JULY 30, 2011 - YEAR A

Genesis 32:22-31
Psalm 17:1-7, 15
Romans 9:1-5
Matthew 14:13-21
Homilist: Halcyon Wilson

The book of Romans is not one of Paul’s typical letters. It was a statement of his faith. He heard about the church in Rome, but had not been there., nor had any of the other apostles. He was completing his three month ministry in Corinth, on his third journey, when he decided to go to Spain via Rome. But first he was delivering to Jerusalem a contribution for the needy Christians there. (Romans 15:22-28) Evidently the church in Rome was started by Jews who had come to believe in the Christ during Pentecost (Acts 2). They spread the faith on their return to Rome and the church grew. It consisted mostly of Jews, though there were a good number of Gentiles also.

Although many barriers separated them, Paul felt a bond with these Romans. They were his brothers and sisters in Christ, and he longed to see them face to face. He had never met most of the believers there, yet he loved them because he loved the God who loved them. He sent this letter to introduce himself and to make a clear declaration of his faith.

In this presentation, which we call the Book of Romans, Paul emphasizes the good news. Salvation is available to all, regardless of a person’s identity, sin, or heritage. All are saved by grace, which is unearned, undeserved favor from God; through faith which is complete trust in Christ and his finished work. Through him all stand before God justified, “not guilty” (3:21-5:21). With this foundation Paul moves directly into a discussion of the freedom that comes from being saved (6:1-23), freedom from the domination of the law (7:1-25), freedom to become like Christ and discover and experience God’s limitless love (8:1-39).

Speaking directly to his Jewish brothers and sisters Paul shares his concern for them and explains how they fit into God’s plan.

I am speaking the truth in Christ—I am not lying; my conscience confirms it by the Holy Spirit— I have great sorrow and unceasing anguish in my heart.  For I could wish that I myself were accursed and cut off from Christ for the sake of my own people, my kindred according to the flesh.  They are Israelites, and to them belong the adoption, the glory, the covenants, the giving of the law, the worship, and the promises; to them belong the patriarchs, and from them, according to the flesh, comes the Messiah, who is over all, God blessed forever. Amen.

Paul was an intelligent, articulate, and committed man. He was true to his calling. Like a skilled lawyer, he presents the case for the gospel clearly and forthrightly. Yet here, in this short passage, he gives us a rare insight into the depth of his love for people. These were his kindred, his flesh and blood. He was concerned for their salvation and the way they regarded themselves. He worried that they saw themselves as superior.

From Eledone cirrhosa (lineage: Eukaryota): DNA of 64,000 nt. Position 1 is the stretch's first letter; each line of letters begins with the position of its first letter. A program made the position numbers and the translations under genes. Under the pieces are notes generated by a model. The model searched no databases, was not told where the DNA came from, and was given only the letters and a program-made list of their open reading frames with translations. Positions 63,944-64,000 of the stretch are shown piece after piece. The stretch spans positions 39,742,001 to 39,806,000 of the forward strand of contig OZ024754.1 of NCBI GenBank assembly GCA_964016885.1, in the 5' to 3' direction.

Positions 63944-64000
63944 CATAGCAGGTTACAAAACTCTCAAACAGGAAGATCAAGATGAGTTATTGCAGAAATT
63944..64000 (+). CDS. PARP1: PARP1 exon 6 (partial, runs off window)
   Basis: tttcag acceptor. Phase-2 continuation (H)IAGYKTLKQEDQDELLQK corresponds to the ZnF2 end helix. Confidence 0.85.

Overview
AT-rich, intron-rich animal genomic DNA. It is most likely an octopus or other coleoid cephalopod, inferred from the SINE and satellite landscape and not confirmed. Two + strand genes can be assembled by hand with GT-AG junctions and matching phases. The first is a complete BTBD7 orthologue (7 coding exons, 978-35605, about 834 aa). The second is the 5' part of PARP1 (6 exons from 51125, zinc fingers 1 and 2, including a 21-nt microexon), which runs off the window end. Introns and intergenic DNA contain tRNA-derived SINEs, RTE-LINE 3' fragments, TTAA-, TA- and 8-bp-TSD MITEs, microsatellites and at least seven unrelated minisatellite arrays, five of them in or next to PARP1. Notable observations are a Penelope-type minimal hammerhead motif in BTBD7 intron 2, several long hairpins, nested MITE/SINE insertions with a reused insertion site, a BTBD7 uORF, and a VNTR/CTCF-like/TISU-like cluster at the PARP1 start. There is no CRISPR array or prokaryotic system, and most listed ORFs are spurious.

With the Jews he clearly understood the promises to be for the Jewish people. The favored ones. The chosen ones. Jesus lived among them. He was the answer to the promises given since the beginning of time.

We must remember that the promise of redemption was given before the creation of the world! Before this world was created, there was a plan in place! Grace existed before creation. What love! The Godhead chose to create us humans in spite of the possibility of sin! With full knowledge that one of the Godhead – the only begotten Son – would have to die for these humans. Maybe even an eternal death? The Godhead chose to create anyway. It was worth it to them. For God so loved the world that He gave His only begotten Son . . .

What a rich history the Jewish people had! They could recite the stories from Abraham on through David and the founding of Jerusalem – the favored city with the beautiful temple in which they worshiped -- when they could. All Jewish people knew the promise of a king who would free them from a yoke they despised.  Yet most of them did not recognize the king when he came.

However, in the New Testament story we understand the beginnings of Christianity. More and more a group of Jewish people were accepting the idea that Jesus Christ was the Redeemer with a different mission than they had expected. As they believed, they spread throughout the world, and they started group churches and worshipped together. That is what the church in Rome was. But it wasn’t that easy!

Somehow the Gentiles also believed! Were they to enjoy the promises just as the Jews? Did they have to become Jews? Be circumcised? It certainly didn’t make sense to them.  Why should they have to become Jews? Couldn’t they just be Christians? Weren’t the promises for them also? Didn’t the Christ die for them just as much as for the Jews?